President Jimmy Carter sends Congress a comprehensive National Energy Plan with 113 legislative proposals, including new taxes on automobiles, on utilities that burn oil or natural gas instead of coal, and a gasoline tax intended to create a floor on gasoline prices
President Carter’s National Energy Plan is called “as ambitious and complex as any legislative proposal a president has ever sent to Congress.” Plan architect James Schlesinger describes the Carter Administration’s goals: to transition away from “cheap and abundant energy used wastefully without regard to national and international imperatives to an era of more expansive energy with concomitant regard for efficiency, conservation, international and environmental concerns.” The proposal includes dramatically expanding federal regulatory power over energy producers, suppliers, and consumers. President Carter describes his energy initiative as “the moral equivalent of war.” The American people, however, continue to regard cheap gasoline, inexpensive electricity, and low heating prices as an entitlement. The legislation finally enacted included virtually none of President Carter’s proposed taxes to stimulate conservation and the production of alternative fuels. Schlesinger: “The basic constituency for this problem is in the future.” President Carter: “We can manage the short-term shortages more effectively and we will, but there are no short-term solutions to our long-range problems. There is simply no way to avoid sacrifice.”*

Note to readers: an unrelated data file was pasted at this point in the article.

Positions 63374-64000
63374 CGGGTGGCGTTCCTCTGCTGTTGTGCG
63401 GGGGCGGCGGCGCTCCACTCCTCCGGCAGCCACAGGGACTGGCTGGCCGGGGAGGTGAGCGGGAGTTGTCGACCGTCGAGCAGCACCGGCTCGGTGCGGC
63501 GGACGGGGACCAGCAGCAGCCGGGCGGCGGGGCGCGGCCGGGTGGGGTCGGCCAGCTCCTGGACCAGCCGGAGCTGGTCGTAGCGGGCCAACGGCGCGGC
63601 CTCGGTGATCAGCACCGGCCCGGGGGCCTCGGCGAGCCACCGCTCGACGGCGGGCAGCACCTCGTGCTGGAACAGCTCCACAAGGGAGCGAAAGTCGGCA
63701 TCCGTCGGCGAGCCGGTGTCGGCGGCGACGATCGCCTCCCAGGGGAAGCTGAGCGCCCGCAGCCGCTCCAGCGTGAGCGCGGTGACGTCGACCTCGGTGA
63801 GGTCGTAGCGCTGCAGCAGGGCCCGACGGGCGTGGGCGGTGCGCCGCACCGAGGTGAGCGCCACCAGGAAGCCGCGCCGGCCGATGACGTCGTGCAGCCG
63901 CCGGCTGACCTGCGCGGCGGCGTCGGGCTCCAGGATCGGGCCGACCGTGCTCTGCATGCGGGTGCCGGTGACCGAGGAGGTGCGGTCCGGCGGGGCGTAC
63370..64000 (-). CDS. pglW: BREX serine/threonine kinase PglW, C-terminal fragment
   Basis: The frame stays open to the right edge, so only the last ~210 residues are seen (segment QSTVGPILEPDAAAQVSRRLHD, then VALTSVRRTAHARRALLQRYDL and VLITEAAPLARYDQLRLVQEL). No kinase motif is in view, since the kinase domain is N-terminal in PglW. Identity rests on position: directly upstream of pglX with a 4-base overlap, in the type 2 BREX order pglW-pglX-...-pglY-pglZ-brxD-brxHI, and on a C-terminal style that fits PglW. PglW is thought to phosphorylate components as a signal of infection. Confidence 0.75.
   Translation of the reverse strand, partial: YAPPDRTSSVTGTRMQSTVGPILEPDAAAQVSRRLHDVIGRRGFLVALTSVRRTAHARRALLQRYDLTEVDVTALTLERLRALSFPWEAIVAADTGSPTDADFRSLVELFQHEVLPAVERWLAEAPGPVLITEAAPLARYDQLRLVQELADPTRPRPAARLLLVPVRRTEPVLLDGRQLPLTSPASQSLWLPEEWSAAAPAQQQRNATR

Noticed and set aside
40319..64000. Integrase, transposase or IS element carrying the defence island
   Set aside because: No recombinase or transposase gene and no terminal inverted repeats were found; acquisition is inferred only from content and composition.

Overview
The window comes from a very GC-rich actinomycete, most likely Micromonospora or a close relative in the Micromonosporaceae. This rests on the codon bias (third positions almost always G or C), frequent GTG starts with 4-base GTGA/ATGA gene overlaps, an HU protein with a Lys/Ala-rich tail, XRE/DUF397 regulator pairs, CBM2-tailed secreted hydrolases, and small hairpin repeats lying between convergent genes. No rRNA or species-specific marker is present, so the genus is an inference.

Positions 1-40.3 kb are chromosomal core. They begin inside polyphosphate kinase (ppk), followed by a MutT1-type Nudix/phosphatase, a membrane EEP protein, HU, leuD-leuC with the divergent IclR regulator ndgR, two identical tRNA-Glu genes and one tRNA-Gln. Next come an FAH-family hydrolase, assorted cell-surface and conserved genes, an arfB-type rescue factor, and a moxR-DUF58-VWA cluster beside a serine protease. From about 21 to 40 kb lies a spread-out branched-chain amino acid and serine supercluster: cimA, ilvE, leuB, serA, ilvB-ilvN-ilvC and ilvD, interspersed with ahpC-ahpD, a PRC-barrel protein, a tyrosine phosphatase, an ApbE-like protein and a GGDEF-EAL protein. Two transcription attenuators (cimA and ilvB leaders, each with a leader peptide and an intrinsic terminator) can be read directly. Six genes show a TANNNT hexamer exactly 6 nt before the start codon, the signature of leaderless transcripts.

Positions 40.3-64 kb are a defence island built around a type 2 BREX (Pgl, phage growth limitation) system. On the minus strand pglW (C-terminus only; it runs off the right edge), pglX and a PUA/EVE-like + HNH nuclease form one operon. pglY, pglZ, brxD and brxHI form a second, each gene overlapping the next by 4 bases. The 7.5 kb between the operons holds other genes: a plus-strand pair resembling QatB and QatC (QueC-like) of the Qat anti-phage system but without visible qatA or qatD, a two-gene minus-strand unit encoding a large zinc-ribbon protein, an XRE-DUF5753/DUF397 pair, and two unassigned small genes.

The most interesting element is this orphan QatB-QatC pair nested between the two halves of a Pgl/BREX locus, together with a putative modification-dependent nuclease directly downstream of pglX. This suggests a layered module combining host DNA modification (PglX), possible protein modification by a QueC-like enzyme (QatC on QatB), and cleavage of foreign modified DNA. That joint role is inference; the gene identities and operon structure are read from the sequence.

*Michael J. Graetz, The End of Energy: The Unmaking of America’s Environment, Security, and Independence (Cambridge: MIT Press, 2011) at 106, 110, 141.